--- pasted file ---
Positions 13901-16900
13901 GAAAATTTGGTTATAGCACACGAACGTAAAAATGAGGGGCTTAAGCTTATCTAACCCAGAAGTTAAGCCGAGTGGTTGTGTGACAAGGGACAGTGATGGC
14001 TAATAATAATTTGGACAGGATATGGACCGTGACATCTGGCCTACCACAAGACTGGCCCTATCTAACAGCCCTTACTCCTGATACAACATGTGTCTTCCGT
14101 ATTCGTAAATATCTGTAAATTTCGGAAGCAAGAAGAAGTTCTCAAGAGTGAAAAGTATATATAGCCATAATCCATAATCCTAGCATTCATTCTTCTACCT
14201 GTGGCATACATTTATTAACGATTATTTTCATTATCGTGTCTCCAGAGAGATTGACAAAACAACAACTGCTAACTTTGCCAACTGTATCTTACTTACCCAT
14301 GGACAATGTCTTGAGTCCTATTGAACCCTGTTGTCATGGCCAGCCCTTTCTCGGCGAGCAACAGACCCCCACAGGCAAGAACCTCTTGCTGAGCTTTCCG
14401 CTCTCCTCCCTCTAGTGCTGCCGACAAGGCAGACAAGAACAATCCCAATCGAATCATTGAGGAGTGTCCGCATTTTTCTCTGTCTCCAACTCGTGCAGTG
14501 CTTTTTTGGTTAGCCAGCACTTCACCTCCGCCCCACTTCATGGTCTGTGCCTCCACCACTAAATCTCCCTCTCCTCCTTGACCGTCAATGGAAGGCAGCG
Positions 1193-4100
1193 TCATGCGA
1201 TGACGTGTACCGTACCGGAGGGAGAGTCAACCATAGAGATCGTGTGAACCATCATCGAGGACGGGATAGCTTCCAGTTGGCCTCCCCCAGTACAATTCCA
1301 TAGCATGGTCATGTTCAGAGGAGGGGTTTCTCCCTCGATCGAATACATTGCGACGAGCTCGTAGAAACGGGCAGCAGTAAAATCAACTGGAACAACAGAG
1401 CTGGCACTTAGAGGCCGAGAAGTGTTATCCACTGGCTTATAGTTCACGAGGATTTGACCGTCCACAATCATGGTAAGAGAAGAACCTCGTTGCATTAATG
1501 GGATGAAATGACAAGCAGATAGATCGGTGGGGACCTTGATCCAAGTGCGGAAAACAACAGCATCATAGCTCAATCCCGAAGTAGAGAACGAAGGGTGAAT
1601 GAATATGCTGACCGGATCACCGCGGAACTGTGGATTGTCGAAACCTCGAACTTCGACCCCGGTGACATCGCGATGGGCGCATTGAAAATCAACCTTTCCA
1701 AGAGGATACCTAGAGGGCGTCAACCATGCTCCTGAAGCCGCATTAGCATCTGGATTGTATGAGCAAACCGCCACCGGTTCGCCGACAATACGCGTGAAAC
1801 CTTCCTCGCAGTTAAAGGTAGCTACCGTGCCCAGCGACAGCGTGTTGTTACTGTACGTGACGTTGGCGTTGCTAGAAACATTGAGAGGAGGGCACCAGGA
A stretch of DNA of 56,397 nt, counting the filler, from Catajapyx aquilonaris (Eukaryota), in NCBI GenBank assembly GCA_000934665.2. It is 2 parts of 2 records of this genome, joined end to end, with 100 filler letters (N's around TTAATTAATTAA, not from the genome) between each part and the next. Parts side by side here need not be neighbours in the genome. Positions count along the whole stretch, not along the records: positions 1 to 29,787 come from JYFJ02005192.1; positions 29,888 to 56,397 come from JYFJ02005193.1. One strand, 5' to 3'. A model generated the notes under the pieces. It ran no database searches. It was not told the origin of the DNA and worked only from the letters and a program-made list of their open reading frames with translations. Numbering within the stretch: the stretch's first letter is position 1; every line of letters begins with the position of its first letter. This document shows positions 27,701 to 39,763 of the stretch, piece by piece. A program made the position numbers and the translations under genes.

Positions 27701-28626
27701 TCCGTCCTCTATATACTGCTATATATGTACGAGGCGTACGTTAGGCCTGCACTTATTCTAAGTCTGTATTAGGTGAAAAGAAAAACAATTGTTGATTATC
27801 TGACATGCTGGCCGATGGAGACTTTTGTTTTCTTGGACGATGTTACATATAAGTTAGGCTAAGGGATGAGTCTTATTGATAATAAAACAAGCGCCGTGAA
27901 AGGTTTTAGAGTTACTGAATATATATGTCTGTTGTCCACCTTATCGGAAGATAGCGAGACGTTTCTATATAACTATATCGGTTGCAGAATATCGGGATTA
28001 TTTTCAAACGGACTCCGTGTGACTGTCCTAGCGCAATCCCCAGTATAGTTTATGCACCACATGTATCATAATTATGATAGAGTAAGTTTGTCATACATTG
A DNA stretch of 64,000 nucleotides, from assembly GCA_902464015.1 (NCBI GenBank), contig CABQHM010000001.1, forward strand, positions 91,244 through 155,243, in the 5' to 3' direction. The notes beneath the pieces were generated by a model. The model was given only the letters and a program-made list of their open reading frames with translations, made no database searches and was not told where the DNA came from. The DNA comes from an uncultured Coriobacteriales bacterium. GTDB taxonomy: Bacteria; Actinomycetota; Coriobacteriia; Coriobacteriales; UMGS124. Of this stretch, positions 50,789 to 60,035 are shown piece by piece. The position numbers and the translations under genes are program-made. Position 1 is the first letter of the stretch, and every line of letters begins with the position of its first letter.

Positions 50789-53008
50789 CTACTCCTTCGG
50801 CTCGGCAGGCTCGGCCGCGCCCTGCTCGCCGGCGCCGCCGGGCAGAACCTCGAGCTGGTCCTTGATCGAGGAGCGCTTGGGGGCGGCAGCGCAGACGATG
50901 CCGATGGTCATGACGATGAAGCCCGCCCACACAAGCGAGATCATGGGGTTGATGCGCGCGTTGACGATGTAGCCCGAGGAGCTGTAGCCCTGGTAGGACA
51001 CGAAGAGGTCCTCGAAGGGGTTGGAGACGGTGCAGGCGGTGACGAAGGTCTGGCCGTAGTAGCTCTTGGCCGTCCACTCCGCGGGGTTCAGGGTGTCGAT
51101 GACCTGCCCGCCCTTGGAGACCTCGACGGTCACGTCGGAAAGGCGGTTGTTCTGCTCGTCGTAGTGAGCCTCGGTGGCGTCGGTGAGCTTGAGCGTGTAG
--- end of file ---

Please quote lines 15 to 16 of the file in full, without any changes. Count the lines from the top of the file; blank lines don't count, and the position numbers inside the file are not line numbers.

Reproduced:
1601 GAATATGCTGACCGGATCACCGCGGAACTGTGGATTGTCGAAACCTCGAACTTCGACCCCGGTGACATCGCGATGGGCGCATTGAAAATCAACCTTTCCA
1701 AGAGGATACCTAGAGGGCGTCAACCATGCTCCTGAAGCCGCATTAGCATCTGGATTGTATGAGCAAACCGCCACCGGTTCGCCGACAATACGCGTGAAAC